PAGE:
0

Ive got multiple shorter runs of ethernet cables a mixture of cat5e and cat6.

I need to get a cable from the router to another area, there is no direct concealed cable but there are multiple shorter runs that im able to connect up. My plan is to use the existing short runs connected via ethernet switches, add all the devices onto the local network and give them all internet access.

(Ive attached a chart below to visualise the setup)

In principal would what Im proposing work ?

I haven't just tried this as Id still need to run some of the cables for this to work.

network chart

2

It will work, but keep in mind that each equipment has a latency (the time a frame goes through the switch), so the transmission time from router to final device will be higher (we're talking about 10 - 30 microseconds per switch) if the connection goes through Ethernet switches than going directly through a single cable.

To achieve maximum efficiency each port on the switch that connects to non-shared media( shared-media=hubs) must be configured to full duplex, as well as the interface card of the equipment (router, printer, Finaldevice,etc).

  • Thanks @jcbermu - re. the latency if im connecting devices such as printers (requires access to local network) and smart tvs (requires access to internet for Netflix etc) would you think there might be a scenario where these where effected by latency, ie. they wouldn't preform their primary functions correctly ? – sam Mar 2 '15 at 17:09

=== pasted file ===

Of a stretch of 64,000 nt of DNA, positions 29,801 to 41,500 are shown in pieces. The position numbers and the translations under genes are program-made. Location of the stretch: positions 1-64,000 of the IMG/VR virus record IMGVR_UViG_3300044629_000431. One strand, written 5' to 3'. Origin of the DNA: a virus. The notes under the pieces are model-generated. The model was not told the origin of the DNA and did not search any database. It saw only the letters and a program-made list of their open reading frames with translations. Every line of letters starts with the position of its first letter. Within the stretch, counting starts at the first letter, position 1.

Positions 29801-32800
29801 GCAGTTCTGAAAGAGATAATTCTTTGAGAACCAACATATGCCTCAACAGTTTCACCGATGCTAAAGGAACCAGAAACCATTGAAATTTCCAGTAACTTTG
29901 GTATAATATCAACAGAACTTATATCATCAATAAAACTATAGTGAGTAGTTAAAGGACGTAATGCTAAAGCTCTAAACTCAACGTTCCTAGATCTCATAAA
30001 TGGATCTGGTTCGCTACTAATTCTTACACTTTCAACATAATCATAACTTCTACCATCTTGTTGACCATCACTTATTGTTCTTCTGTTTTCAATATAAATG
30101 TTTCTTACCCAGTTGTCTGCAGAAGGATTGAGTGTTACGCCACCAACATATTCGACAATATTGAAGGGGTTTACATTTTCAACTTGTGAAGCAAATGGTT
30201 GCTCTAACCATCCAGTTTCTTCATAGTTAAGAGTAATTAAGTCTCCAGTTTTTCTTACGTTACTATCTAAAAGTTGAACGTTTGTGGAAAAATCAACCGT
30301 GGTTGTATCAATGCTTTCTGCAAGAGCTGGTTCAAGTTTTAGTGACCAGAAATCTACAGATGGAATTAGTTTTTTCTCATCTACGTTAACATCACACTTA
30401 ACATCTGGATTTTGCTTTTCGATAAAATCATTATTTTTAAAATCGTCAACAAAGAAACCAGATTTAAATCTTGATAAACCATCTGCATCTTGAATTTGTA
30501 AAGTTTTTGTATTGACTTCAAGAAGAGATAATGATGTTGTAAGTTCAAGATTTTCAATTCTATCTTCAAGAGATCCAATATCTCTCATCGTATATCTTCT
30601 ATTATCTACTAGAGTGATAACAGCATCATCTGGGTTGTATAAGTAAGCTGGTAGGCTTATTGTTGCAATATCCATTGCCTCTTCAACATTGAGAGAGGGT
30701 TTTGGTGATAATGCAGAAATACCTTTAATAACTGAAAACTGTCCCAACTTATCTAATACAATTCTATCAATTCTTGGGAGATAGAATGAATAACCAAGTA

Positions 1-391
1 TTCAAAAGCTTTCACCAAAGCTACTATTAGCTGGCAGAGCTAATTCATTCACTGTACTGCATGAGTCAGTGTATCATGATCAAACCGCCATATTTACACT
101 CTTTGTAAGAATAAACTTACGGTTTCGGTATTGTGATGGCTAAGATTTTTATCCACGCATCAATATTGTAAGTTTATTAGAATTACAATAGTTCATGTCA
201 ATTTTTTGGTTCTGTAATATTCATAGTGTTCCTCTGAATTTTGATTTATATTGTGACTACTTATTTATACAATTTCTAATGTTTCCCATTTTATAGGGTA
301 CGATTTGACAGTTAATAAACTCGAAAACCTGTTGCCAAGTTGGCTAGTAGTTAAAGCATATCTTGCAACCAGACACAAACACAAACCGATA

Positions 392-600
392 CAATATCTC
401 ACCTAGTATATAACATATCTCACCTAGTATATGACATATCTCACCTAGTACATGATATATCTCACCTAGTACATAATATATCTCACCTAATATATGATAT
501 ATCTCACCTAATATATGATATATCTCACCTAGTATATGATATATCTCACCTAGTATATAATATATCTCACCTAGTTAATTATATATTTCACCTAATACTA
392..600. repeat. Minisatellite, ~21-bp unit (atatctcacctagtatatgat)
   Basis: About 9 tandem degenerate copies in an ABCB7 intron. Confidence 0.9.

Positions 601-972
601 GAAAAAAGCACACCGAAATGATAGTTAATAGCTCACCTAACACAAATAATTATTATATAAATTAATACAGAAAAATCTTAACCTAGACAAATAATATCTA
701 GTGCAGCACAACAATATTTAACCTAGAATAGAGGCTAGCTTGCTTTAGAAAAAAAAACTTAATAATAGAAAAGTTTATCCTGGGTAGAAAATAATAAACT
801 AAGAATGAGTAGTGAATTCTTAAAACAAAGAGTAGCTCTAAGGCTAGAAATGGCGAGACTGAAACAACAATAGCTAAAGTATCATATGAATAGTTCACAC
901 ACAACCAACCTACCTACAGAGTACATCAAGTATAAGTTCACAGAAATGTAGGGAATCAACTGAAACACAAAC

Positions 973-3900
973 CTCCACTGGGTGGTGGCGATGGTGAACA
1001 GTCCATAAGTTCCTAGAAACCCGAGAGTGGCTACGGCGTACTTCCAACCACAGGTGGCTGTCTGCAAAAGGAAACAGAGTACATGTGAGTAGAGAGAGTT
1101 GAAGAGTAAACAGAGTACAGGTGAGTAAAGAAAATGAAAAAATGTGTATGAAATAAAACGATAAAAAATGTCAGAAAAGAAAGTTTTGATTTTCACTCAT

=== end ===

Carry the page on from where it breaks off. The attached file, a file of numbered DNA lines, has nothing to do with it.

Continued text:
1

Looks fine, as long as you're not exceeding 100 m from any switch to switch or switch to device.

0

Yes. Your setup will work, Cat-5e and Cat-6 will work together just fine, and if possible upgrade all the Cat-5e to Cat-6. But to maximize your speed and latency, you could remove one of the switches and connect the printer to the remaining switch.

the more hops your traffic makes to you, the higher latency you will get.

Hope I was of help!

Your Answer

By clicking “Post Your Answer”, you agree to our terms of service, privacy policy and cookie policy

Not the answer you're looking for? Browse other questions tagged or ask your own question.